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Lake Kanasatka is a clear, 371-acre freshwater lake set among New Hampshire's towering trees and surrounded by sloping hillsides. The lake was once named Red Hill Pond for the hill beyond its northern shoreline. Lake Kanasatka is used mostly for recreational purposes throughout the year. A day on the lake will reveal anything from anglers out in the early morning to children swimming in the summer or ice skating in the winter.
Old maps dating back to the 1800s also refer to Lake Kanasatka as Long Pond due to its long, narrow shape, about two miles long and .3 miles wide. The lake was once used to float logs to the old sawmill, which is currently the location of a bait shop. Inflow comes from a variety of sources, including Wakondah Pond, which lies to the west, snow melt from surrounding hillsides, and underground springs. A dam, which was built in 1954 and is now owned by the New Hampshire Water Division, regulates the lake's water levels. The lake averages 18 feet deep with a maximum depth of 40 feet. Water that flows out from the dam follows a stream which eventually empties into Lake Winnipesaukee, New Hampshire's largest lake at 44,586 acres.
The heavily-wooded shoreline at Lake Kanasatka makes for a perfectly peaceful getaway, and visitors find a plentiful number of lakeside vacation rentals and real estate opportunities here. Take your pick of lake activities, which range depending on when you visit. Fall and spring are both good times for exploring and hiking along trails nearby, while summer simply demands most of your time to be spent on or in the lake. Wakeboarders and water skiers can be seen racing atop the shimmering surface, while kayakers and canoeists paddle leisurely along the shoreline. Bundle up during the winter for ice skating and ice fishing atop this wonderland.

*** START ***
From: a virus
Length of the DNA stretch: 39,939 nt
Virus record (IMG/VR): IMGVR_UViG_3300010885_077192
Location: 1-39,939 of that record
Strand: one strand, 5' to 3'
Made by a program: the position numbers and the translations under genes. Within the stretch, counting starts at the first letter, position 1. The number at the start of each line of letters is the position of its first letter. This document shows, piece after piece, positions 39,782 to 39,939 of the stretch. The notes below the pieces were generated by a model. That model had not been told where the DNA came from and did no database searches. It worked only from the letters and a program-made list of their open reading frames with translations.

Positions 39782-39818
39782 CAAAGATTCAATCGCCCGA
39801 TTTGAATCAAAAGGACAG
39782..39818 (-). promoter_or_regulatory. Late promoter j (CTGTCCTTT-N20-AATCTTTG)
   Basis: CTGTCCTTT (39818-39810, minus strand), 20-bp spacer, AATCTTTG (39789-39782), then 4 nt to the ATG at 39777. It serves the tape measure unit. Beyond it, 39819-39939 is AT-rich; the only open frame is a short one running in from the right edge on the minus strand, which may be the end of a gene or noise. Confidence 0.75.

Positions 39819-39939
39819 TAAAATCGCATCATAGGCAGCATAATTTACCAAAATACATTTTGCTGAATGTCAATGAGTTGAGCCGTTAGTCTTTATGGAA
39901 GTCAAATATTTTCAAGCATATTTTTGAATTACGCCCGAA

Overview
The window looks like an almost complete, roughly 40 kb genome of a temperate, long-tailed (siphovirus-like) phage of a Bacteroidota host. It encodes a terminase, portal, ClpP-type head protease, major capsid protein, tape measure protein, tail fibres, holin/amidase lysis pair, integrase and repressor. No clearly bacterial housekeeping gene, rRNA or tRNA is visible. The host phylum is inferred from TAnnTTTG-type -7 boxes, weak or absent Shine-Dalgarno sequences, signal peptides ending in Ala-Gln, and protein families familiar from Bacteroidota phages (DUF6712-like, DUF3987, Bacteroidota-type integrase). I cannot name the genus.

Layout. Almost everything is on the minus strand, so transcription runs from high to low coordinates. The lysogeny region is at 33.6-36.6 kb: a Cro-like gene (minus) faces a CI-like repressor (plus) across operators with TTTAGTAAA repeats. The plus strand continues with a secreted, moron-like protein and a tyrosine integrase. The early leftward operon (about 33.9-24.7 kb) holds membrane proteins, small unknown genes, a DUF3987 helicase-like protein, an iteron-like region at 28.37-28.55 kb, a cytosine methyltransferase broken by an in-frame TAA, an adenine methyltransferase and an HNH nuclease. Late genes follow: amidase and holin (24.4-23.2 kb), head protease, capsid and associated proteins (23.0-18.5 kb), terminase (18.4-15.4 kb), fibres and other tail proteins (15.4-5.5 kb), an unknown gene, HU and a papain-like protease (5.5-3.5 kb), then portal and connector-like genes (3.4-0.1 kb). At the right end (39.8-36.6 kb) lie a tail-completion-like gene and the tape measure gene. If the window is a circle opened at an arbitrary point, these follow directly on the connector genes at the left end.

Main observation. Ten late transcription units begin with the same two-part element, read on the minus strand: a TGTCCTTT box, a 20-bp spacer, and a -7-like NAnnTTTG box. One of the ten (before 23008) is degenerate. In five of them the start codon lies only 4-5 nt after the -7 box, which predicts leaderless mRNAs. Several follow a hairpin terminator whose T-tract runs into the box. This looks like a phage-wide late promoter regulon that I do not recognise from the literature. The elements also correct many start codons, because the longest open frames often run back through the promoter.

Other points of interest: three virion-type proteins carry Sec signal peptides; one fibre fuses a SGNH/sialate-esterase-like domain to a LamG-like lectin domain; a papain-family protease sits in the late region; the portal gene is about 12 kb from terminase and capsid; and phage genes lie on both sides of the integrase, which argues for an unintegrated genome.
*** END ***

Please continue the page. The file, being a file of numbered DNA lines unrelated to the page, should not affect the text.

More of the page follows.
Anglers find Lake Kanasatka to be a promising spot for reeling in catches of smallmouth bass, largemouth bass, chain pickerel, white perch, yellow perch, sunfish and brown bullhead. A public boat launch allows everything to enter the lake except skicrafts, such as jet skis. Be mindful of loons nesting in various spots around the lake.
The Town of Moultonborough resides less than five miles to the northeast of Lake Kanasatka, where families happily call the area home. If you're just visiting, check out any summertime music festivals downtown, or drop into a cafe while exploring unique shops scattered throughout the town. For a bit more escapism, check out the Castle in the Clouds, a castle built atop a nearby mountain in the early 1900s. Learn of its history, born of a millionaire shoemaker, and tour the grounds, which are open May through October.
For more of an outdoor adventure, the southern section of the White Mountain National Forest is only 20 miles from the shores of Lake Kanasatka. At 800,000 acres, visitors come for backcountry skiing, hiking, camping or scaling Mount Washington, the highest point to the north of the Smoky Mountains. Wildlife abounds in this forest, with sightings of bear, moose and the reintroduced peregrine falcon.
It is all within a short reach of Lake Kanasatka. Whether you're wishing to grill out during the summer or snowshoe around the lake in the winter, Lake Kanasatka offers a fulfilling spot to find a bit of peacefulness.
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